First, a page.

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Trade in Tropical Products with colonies, as ‘Flow’ Primitive Accumulation of Capital : India, Britain and the World Economy 1900-1935 UTSA PATNAIK Jawaharlal.

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Presentation on theme: "Trade in Tropical Products with colonies, as ‘Flow’ Primitive Accumulation of Capital : India, Britain and the World Economy 1900-1935 UTSA PATNAIK Jawaharlal."— Presentation transcript:

1 Trade in Tropical Products with colonies, as ‘Flow’ Primitive Accumulation of Capital : India, Britain and the World Economy UTSA PATNAIK Jawaharlal Nehru University

2 Important Periods in India’s trade with Britain From 1600, the year the East India Co. was formed, up to the 1820s, India always had an export surplus vis à vis Britain. Up to 1765 the trade brought in silver as payment. Local producers of export goods were underpaid by the Company, but exports were not unrequited. After 1765 when the Company obtained the Dewani or tax – collecting right of Bengal, the export surplus of British India to Britain was no longer paid for by the latter. The ‘payment’ to Indian peasants and artisans for their export of textiles and crops, came out of taxes collected by the Company from these same peasants and artisans. At least a quarter and up to one-third of total tax revenues were set aside in the Indian budget for purchasing export goods.

3 Primitive accumulation takes place alongside normal accumulation throughout the history of capitalism to the present ‘The capitalist system presupposes the complete separation of the labourers from all property in the means by which they can realize their labour. As soon as capitalist production is once on its own legs, it not only maintains this separation but reproduces it on a continually extending scale. The so-called primitive accumulation, therefore, is nothing else than the historical process of divorcing the producer from the means of production.” (Karl Marx Capital Vol.1 Part VII Chapter XXVI). Primitive accumulation is exemplified in the greatest land grab in history - a few West European countries seized the vast land resources of pre- industrial societies in the Americas, in southern Africa and in Australasia. Small producers were not merely separated from their land, the majority was physically eliminated through a combination of massacres and disease, creating the ‘empty lands’ where Europeans emigrated in large numbers.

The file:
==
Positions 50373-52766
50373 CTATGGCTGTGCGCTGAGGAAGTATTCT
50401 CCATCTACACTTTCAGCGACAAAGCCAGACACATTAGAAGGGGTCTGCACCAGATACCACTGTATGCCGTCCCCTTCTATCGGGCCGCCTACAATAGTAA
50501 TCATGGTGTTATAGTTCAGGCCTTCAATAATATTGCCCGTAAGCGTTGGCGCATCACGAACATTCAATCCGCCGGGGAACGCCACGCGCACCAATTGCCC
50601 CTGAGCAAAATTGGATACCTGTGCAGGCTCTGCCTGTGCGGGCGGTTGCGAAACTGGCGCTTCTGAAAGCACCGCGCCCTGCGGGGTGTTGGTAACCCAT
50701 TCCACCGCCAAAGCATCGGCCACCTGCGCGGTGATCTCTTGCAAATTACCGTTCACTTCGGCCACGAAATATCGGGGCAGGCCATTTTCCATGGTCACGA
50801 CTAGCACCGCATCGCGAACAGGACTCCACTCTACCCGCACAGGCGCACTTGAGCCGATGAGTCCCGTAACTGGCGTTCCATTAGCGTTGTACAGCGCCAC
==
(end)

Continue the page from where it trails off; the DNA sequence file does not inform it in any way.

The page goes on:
4 Primitive Accumulation in the form of transferring products of the land without payment, by taxing, or extracting rent from colonized producers In tropical regions where this route was not feasible, the products of the land – food crops and raw materials – were transferred as the commodity equivalent of taxes on local producers. Analytically this too represents ‘primitive accumulation’. There is no recognition to this day of the very large magnitude of this ‘flow primitive accumulation’ or the crucial part it played both in the first industrial revolution and in the 19 th -20 th century capital exports which developed N. America and other regions of recent European settlement. Primitive accumulation may well have exceeded quantitatively, ‘normal’ accumulation in many periods indicating the essentially parasitic nature of the capitalist system which continues to date.

5 Re-exports of Indian goods paid for Britain’s imports of temperate land products As long as the E. I. Co. had the monopoly of trade with India, it imported a much larger volume of colonial including Indian products (manufactured textiles, primary goods) than the British economy could absorb. A part of imports were retained within Britain and the remainder was re-exported to pay for imports of foodgrains, iron and strategic naval supplies mainly from the European Continent. Cotton textiles from India were entirely re- exported as 1700 and 1721 laws in Britain banned their consumption Re-exports were very important and they boosted the purchasing power of Britain’s domestic exports by 60 percent on average over the 18th century. The estimates of Britain’s trade by Phyllis Deane and W A Cole (1967) and other economic historians quoting them are incorrect because they excluded re-exports and therefore a large part of colonial trade.